Partnership as Fellowship
World Team missionaries enjoy a vast array of ministry partnerships. We partner with our sending churches and other supporters; we partner with our sending centres; we partner with national workers and we partner with one another. When God grants the opportunity to link these partnerships together, the results can be quite enriching. Partnership is one aspect of the biblical term koinonia, which goes deeper to include fellowship in the bonds of God’s family. Last summer, I had the opportunity to participate in the Honor-Shame Conference at Wheaton College with three ministry partners, three brothers in Christ: Karry Kelley, Pastor Tim Bales from my sending church and Pastor Varma Geelalsingh from the Evangelical Church of the West Indies, World Team’s ministry partner in the SE Caribbean.
I recently interviewed Brother Varma about his experiences at the conference.
Sean: How did the conference personally affect you and/or your faith?
Varma: Initially I was overwhelmed by the new information; I felt like I was in Kindergarten.
Right after I returned home I encountered a crisis that rocked my world as a young man very close to me committed suicide. We were shocked. A local Christian counselor told me it was because of shame that he took his life. The young man felt a deep sense of feeling unacceptable, exposed, humiliated, unworthy of love and belonging before his family. This impressed upon me how important it is to communicate all of the gospel that speaks about breaking the chains of shame and restoring honor.
I also enjoyed the fellowship at the conference and overjoyed at meeting so many cultures and colors, yet joined together in Christ. It showed that we’re not alone in this.
Sean: What were some new things that you learned at the conference?
Varma: There are parts of the gospel that I’m not sharing. I’ve always focused so much on guilt, but I see that shame is a big part of what the gospel resolves. We aren’t changing the gospel, we are seeing the gospel in a broader vision. We need to deal with people’s shame when we share the gospel. I have to revisit how I communicate the gospel! We can be so systematic in how we present the gospel, but the shame aspect really hits people’s emotions and that’s important too. Shame is a facet that has been left out.
Sean: What did you find in the conference material that is especially useful to your ministry?
Varma: We need to reframe our message, study our people, our Caribbean culture and what came to us from the missionaries. The missionaries shared from their own experiences which was guilt-based and individualistic. In Trinidad and Tobago we are still very rooted in the Indian and African mindset. We need to communicate the gospel in a way that communicates to this mindset. The gospel is more than only removing our guilt. It restores the honor that we were made for. Man’s whole being is affected by the gospel, not just our eternal destiny. And what about the life of Jesus? Isn’t his life part of the Gospel? What about the three years he spent here and related to nobodies? With him there were no undesirables. He communicated with his life how God feels about people. We sometimes go from his birth to his death and we skip so much.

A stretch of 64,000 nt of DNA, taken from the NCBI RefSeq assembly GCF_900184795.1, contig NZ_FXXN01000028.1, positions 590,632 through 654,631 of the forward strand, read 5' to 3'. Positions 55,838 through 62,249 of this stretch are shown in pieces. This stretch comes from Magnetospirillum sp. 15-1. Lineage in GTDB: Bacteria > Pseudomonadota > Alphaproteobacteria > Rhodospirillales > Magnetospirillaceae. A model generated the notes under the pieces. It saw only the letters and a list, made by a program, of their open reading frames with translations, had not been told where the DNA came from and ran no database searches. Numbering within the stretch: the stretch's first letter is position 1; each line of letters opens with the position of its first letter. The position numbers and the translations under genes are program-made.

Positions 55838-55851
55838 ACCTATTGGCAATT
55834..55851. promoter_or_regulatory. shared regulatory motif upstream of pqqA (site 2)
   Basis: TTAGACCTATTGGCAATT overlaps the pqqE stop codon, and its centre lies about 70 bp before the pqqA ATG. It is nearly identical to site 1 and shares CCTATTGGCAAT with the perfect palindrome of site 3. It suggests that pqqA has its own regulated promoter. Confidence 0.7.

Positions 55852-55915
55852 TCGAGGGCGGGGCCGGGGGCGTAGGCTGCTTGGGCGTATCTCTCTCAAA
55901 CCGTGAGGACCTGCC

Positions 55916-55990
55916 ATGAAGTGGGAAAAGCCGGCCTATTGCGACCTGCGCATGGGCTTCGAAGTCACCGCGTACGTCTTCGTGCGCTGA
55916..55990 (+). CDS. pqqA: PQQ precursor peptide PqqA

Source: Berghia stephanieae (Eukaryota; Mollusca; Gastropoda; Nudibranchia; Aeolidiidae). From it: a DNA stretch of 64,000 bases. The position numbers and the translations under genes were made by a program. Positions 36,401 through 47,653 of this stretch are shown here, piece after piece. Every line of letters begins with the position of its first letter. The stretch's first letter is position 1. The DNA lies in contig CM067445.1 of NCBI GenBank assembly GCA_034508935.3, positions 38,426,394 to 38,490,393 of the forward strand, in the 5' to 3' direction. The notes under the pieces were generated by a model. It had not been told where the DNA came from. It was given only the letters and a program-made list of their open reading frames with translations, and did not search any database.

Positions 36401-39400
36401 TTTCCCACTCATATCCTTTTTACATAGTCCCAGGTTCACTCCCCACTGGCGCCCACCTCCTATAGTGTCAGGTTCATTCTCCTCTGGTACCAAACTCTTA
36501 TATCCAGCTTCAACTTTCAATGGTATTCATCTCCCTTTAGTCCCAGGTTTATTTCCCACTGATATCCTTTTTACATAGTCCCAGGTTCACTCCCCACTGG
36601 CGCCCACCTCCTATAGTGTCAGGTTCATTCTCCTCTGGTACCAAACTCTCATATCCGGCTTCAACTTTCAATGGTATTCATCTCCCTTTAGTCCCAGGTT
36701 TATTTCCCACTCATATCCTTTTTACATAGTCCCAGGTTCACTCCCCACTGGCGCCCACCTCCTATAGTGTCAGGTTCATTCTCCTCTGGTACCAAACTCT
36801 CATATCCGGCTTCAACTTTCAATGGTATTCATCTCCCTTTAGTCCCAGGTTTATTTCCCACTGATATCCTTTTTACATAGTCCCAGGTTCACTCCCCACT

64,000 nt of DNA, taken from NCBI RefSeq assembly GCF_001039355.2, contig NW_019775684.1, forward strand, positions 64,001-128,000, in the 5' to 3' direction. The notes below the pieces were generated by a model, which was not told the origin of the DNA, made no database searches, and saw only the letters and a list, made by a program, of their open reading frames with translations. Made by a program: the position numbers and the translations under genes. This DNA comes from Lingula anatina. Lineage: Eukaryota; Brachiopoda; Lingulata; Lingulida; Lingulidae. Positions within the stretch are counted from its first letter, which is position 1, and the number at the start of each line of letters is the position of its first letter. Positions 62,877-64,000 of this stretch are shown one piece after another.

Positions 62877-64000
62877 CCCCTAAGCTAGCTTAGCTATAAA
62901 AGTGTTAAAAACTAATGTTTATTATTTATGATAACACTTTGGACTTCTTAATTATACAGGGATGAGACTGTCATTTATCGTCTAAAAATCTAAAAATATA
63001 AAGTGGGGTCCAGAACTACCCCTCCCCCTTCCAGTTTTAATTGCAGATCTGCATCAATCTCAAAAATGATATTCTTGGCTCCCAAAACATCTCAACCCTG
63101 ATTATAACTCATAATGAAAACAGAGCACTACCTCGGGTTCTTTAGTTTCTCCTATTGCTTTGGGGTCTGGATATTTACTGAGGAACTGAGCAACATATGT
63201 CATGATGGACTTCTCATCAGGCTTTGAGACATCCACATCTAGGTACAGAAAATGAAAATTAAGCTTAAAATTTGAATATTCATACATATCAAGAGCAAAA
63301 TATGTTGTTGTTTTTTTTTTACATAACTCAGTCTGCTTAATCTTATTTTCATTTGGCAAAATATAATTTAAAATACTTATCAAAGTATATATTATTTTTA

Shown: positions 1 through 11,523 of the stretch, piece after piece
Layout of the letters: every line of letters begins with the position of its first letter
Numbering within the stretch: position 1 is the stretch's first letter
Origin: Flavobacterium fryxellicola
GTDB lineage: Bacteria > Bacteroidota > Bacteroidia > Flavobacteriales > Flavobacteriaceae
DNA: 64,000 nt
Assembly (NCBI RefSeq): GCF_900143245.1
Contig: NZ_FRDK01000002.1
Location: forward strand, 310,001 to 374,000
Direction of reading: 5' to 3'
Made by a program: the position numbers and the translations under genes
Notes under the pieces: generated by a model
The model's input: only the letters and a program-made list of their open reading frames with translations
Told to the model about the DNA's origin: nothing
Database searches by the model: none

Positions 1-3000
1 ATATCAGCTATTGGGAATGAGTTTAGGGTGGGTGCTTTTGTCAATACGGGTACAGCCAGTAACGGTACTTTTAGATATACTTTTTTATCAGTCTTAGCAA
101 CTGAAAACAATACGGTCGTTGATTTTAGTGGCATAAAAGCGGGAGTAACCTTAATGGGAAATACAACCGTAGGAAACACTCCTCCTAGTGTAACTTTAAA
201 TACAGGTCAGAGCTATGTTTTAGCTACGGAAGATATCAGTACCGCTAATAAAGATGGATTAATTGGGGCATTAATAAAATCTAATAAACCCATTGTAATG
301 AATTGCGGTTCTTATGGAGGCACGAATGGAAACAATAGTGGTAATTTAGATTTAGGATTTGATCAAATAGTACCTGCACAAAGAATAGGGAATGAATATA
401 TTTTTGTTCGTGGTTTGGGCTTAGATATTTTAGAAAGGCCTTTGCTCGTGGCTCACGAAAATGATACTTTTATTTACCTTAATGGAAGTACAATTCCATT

Sean: What else would you like World Team missionaries to know about your experience?
Varma: I am so thankful that missionaries came to Trinidad to share the gospel with us. I have had many good experiences with World Team missionaries working in my country. My own experience of becoming a Christian in Trinidad led to alienation from unsaved family members. Our decision to follow Christ brought shame to our families who live in closely connected family and village communities. Many rejected the gospel because of this. The alienation that resulted was compounded by a spirit of looking down at the believers’ previous faith. Also, a strong culture of rules and regulations in the church caused even further separation. I appreciate the work of our missionaries but I wonder now if some of their early approaches did not consider fully the honor/shame operating system in the lives of our people. It will certainly help to develop practices and policies for working among our communities that would result in a greater harvest. We need to look at how Jesus did ministry. He had dinners with the Pharisees and tax collectors. He valued people. Let me also express my deepest gratitude to Word Team for making this timely, life changing conference available to me*. I’m looking forward to the finish line in Christ.
Photo caption: (left to right)
Karry Kelley, WT Director of Global Mission Practice ; Sean Christensen, WT America’s Partnership Ministry Director ; Varma Geelalsingh, Pastor, ECWI-TT ; Tim Bales, Discipleship Pastor, Faith Community Church, Janesville, WI
* WT sponsored Pastor Varma’s participation at the Honor-Shame Conference using the Dodrill Funds available for the training of national workers.
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